Christians all over the English-speaking world, as well as many beyond, are discussing the legitimacy of same-sex marriage and a whole range of LGBTQ+ issues. So we should, of course, since people all over the English-speaking world, as well as many beyond, are discussing them as well.
Today I want to speak a little “inside baseball” and address my own “tribe” or tradition of Christianity, that of Anglosphere evangelicalism.
The last couple of years have seen the emergence of prominent pastors and ethicists announcing their change of view to various forms of support not only for people of various sexual types (we should always have loved our neighbours as ourselves, and it is to our shame that we often haven’t) but also support for one or another of those sexual types beyond the traditional heterosexual matrimonial norm.
Alas, however, camps have formed that engage very much in the polarizing discourse of so much else that is dysfunctional in public life today. Champions cheerfully address rallies of the faithful, preachers rev up adoring choirs, and the rest of us remain unsettled and confused.
I have one small suggestion to make. Get David Gushee and Robert Gagnon on the same stage, over an entire day, and have them hash things out. Maybe it’ll take a whole weekend. Fine. But give them time to hear each other (in person, not just in print), address each other’s best arguments (not merely cherry-picking the worst), and truly work together, as professed brothers in Christ, to arrive at the most obedient and grateful interpretation of Scripture…and everything else we think we know…on these questions.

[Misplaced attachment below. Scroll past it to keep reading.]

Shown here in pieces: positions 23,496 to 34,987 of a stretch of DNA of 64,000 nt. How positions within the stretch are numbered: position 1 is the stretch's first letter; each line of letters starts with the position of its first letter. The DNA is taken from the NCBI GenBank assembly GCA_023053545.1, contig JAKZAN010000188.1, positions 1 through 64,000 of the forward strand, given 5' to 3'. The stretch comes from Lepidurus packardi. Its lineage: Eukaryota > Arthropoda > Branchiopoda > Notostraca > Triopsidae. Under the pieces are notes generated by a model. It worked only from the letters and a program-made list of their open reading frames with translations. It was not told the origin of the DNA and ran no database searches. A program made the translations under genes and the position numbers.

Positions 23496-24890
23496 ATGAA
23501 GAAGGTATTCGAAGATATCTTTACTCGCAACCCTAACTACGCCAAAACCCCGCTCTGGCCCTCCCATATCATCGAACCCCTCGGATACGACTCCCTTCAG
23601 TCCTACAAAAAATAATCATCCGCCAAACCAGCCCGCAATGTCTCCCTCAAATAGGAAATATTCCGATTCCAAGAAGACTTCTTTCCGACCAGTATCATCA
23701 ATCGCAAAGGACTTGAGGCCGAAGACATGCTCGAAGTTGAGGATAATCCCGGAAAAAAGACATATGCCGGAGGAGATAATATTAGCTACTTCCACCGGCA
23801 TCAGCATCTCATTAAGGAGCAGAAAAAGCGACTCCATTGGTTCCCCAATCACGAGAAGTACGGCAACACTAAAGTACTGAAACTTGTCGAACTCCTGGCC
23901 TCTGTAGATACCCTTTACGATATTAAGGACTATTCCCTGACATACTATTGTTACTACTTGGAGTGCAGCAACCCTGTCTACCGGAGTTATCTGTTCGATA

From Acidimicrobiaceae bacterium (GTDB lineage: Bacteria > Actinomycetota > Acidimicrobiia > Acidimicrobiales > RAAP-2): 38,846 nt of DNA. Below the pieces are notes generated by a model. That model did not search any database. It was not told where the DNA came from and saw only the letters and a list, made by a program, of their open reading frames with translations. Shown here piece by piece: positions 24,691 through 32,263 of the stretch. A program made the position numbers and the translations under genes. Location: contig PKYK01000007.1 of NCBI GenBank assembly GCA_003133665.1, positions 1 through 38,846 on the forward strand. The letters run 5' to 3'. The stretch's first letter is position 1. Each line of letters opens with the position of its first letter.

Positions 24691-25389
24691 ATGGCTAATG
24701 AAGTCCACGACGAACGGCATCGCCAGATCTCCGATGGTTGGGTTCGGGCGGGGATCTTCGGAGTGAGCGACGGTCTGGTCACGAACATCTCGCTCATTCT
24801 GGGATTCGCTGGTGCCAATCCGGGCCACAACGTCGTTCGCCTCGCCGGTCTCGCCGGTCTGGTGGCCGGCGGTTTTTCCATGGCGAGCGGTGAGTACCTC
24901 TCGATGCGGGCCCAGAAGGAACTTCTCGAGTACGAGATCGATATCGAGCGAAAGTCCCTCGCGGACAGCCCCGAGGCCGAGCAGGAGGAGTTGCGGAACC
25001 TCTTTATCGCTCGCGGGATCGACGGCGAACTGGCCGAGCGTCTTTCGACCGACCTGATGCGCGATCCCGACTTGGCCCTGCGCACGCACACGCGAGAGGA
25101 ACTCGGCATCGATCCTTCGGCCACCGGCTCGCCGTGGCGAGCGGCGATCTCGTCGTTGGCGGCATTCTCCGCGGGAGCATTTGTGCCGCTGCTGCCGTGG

I don’t know either man well, but I’ve enjoyed opportunities in the past both to talk with each of them and, indeed, appear with them in previous conferences. They seem sincere, they seem smart, and they seem much more equipped to deal with these questions than most of us are. Here’s David, and here’s Rob:
Fuller Seminary? Wheaton College? Trinity Evangelical Divinity School? The National Association of Evangelicals? The Evangelical Theological Society? Some honest broker needs to host such an event on behalf of the communities all of these places serve. (If I were still at Regent College, I’d suggest it there, too.)
If such an extended debate doesn’t happen, and happen soon, I’m afraid that positions will merely harden. This precious moment is the time to have this kind of serious wrestling, while there is uncertainty in the air and widespread interest in the debate.
If such an exchange doesn’t happen, alas, I’m afraid that evangelical institutions will be conceding theological leadership to boosterism promoted through the uncertain channels of biased conferences and the vagaries of YouTube.
Who is going to step up?